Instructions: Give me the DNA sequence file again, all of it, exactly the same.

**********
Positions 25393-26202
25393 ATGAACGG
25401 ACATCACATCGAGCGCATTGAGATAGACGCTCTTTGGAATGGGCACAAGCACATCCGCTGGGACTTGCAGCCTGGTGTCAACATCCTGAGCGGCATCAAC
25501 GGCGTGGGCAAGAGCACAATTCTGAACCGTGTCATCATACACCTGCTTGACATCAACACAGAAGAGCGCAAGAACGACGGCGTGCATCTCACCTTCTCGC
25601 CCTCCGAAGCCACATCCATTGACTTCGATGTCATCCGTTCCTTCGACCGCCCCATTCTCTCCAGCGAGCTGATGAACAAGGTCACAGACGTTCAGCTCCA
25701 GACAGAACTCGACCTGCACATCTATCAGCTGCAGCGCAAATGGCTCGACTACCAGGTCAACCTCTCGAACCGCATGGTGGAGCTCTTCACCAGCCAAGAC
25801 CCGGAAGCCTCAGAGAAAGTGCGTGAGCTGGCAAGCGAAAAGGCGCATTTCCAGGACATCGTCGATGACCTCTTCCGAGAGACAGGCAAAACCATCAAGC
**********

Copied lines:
Positions 25393-26202
25393 ATGAACGG
25401 ACATCACATCGAGCGCATTGAGATAGACGCTCTTTGGAATGGGCACAAGCACATCCGCTGGGACTTGCAGCCTGGTGTCAACATCCTGAGCGGCATCAAC
25501 GGCGTGGGCAAGAGCACAATTCTGAACCGTGTCATCATACACCTGCTTGACATCAACACAGAAGAGCGCAAGAACGACGGCGTGCATCTCACCTTCTCGC
25601 CCTCCGAAGCCACATCCATTGACTTCGATGTCATCCGTTCCTTCGACCGCCCCATTCTCTCCAGCGAGCTGATGAACAAGGTCACAGACGTTCAGCTCCA
25701 GACAGAACTCGACCTGCACATCTATCAGCTGCAGCGCAAATGGCTCGACTACCAGGTCAACCTCTCGAACCGCATGGTGGAGCTCTTCACCAGCCAAGAC
25801 CCGGAAGCCTCAGAGAAAGTGCGTGAGCTGGCAAGCGAAAAGGCGCATTTCCAGGACATCGTCGATGACCTCTTCCGAGAGACAGGCAAAACCATCAAGC